Violatopia Reigns Supreme at The 2011 Int’l Viola Congress
Hochschule für Musik in Würzburg, Germany, hosts gathering of world-wise inner voices
If I had to describe an International Viola Congress to someone who’s never been, I would say it’s a heady mixture of music conservatory, sales convention, and concert hall. Every day offers new playing and teaching ideas in master classes, lectures, and performances. You can also try out a new viola and chat with its maker, or flip through the pages of stacks of sheet music and books on sale. You’ll hear performances by violists from all over the world and you’ll gain yet more perspective on Global Viola from your fellow attendees, also quite an international bunch.
It is, in short, a yearly Violatopia.
This year’s congress took place between October 12 and 15 in the German city of Würzburg, about an hour’s train ride from Frankfurt and beautifully set along the Rhine River. Activities centered on the Hochschule für Musik, one of Germany’s oldest conservatories.
Emile Cantor, the Dutch-born violist of the Orpheus Quartet and a graceful diplomat in any number of languages (a useful skill at this multilingual four-day event), organized the congress. At the official opening, Kenneth Martinson, president of the International Viola Society (IVS) and a Florida-based violist, urged an “international exchange of ideas.” That had already been underway since 9 am, when the Soshanguve Viola Ensemble, a group of nine young men from South Africa, played for Thomas Riebl’s master class. The ensemble members were nervous, but Riebl was sympathetic and offered useful advice for their Bach: “Long notes in the Baroque should bloom!”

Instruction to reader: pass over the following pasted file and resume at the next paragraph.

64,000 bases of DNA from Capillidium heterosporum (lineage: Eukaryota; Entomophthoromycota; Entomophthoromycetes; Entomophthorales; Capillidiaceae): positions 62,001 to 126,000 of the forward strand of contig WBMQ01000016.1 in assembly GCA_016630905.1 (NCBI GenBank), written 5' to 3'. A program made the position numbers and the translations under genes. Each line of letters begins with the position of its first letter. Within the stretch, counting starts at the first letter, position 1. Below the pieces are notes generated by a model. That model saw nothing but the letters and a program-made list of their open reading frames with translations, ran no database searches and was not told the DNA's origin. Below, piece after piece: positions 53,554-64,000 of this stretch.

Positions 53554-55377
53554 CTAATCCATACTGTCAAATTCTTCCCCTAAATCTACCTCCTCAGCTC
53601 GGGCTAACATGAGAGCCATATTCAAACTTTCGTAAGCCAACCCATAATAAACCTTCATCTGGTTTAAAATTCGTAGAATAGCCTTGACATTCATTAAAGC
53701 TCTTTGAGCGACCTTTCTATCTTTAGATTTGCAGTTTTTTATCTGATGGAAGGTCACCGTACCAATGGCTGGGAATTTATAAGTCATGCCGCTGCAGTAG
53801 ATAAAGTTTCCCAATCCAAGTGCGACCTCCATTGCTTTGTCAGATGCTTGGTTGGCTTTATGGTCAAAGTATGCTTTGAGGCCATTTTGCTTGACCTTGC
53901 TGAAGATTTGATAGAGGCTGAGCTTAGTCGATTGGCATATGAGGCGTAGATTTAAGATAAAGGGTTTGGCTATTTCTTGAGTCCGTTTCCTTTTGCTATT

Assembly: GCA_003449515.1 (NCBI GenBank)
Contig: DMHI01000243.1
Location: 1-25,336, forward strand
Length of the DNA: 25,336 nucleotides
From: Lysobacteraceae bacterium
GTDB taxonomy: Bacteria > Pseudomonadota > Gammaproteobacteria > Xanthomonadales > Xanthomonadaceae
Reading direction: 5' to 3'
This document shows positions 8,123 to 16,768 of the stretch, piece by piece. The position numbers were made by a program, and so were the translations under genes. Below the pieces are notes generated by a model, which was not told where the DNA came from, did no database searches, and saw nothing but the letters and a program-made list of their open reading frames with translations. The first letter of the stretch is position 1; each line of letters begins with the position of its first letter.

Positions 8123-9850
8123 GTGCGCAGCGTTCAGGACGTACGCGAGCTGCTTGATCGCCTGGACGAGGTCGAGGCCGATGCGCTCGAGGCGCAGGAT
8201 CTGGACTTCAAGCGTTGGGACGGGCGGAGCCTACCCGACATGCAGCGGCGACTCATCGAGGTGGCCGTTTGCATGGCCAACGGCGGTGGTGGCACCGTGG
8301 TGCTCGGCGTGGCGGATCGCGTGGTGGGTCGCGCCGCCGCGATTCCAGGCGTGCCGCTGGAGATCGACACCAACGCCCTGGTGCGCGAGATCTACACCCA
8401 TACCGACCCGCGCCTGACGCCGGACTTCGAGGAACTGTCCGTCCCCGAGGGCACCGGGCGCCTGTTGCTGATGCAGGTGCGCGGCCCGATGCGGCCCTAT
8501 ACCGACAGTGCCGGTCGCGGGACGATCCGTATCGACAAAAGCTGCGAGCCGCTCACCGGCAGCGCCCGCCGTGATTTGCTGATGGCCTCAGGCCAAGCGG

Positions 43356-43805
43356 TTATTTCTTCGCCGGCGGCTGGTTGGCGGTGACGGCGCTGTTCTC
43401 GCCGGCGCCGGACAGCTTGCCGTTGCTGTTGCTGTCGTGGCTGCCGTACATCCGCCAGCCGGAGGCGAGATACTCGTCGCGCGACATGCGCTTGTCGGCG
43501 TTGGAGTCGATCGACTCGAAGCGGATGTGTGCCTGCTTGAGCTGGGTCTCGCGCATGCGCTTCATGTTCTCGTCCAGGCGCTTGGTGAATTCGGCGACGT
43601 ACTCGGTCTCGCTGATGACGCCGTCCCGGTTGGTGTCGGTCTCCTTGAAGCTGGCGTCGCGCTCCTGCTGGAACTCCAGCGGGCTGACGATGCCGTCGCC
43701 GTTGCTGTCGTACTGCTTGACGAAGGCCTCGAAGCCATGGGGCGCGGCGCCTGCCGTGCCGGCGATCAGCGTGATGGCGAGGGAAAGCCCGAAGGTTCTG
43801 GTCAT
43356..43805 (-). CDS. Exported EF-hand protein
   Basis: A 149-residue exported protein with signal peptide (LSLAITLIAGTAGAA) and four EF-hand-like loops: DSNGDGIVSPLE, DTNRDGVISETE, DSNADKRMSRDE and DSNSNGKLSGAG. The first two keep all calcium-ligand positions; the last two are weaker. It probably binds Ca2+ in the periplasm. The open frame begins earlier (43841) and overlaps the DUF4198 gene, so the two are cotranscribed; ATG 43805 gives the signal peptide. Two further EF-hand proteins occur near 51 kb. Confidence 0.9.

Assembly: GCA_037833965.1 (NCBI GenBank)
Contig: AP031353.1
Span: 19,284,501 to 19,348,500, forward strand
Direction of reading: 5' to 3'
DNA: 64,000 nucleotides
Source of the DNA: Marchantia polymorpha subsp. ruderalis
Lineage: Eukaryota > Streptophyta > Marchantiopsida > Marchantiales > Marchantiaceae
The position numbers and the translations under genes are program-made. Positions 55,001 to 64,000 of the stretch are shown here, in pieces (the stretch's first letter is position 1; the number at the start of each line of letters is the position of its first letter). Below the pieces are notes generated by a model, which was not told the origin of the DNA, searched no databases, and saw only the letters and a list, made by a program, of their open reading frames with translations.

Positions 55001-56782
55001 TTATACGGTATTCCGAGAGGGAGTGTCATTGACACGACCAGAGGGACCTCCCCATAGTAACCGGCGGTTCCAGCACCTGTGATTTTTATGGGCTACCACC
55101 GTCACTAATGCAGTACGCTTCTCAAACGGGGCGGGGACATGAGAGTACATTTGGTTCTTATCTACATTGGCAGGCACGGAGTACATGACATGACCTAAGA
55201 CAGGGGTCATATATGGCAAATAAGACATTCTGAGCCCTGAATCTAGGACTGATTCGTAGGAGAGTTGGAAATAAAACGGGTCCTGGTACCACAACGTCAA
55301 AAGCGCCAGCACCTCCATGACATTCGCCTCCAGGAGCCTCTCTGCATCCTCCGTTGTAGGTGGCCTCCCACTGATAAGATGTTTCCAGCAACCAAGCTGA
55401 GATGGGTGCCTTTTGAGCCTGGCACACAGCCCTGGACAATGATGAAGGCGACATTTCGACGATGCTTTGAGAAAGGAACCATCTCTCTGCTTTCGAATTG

Riebl’s own recital, with Schubert’s “Arpeggione” sonata, was one of the highlights of the week, and not only because he was playing a five-string tenor viola (the usual four strings plus a lower “F”). Carl Smith, an American who’s a member of the Graz (Austria) Philharmonic Orchestra, raised the size stakes further in a demonstration of his Ritter viola, a 48 cm (18.5-inch) “viola alta.” It must be said that Smith and Riebl are both tall men who looked comfortable playing these outsize bratsches.
Massed violas are almost obligatory at a viola congress and this year included IVS board members in the five-part Cassation by Anton Wranitzky, a Brandenburg Sixth with two scordatura violas, and an inspiring performance/presentation by the Soshanguve Ensemble and their teacher, Hester Wohlitz. This last event brought the audience to its feet, dancing and clapping.
The viola world has its stars, of course. It was a full house for Nobuko Imai’s recital of transcriptions (such programs are “an old viola tradition,” said my seatmate). Her interpretation of pieces from Schubert’s Winterreise left the audience holding its breath. Two solo Hindemith solo sonatas were the centerpieces of Juilliard Quartet violist Samuel Rhodes’ solo recital. In an energetic lecture the next day, Louise Lansdown of the UK’s Royal Northern College of Music reminded us that Hindemith also wrote chamber music, such as the wacky Minimax for string quartet.
The congress ended with a concert featuring New Zealand’s Donald Maurice in the moving Requiem for Viola and Orchestra by Boris Pigovat. Afterward, congress participants enjoyed a final banquet in the cellars of the Bürgerspital winery, drinking fine Franconian wine and thinking about the next Violatopia in Rochester, New York, from May 31–June 4.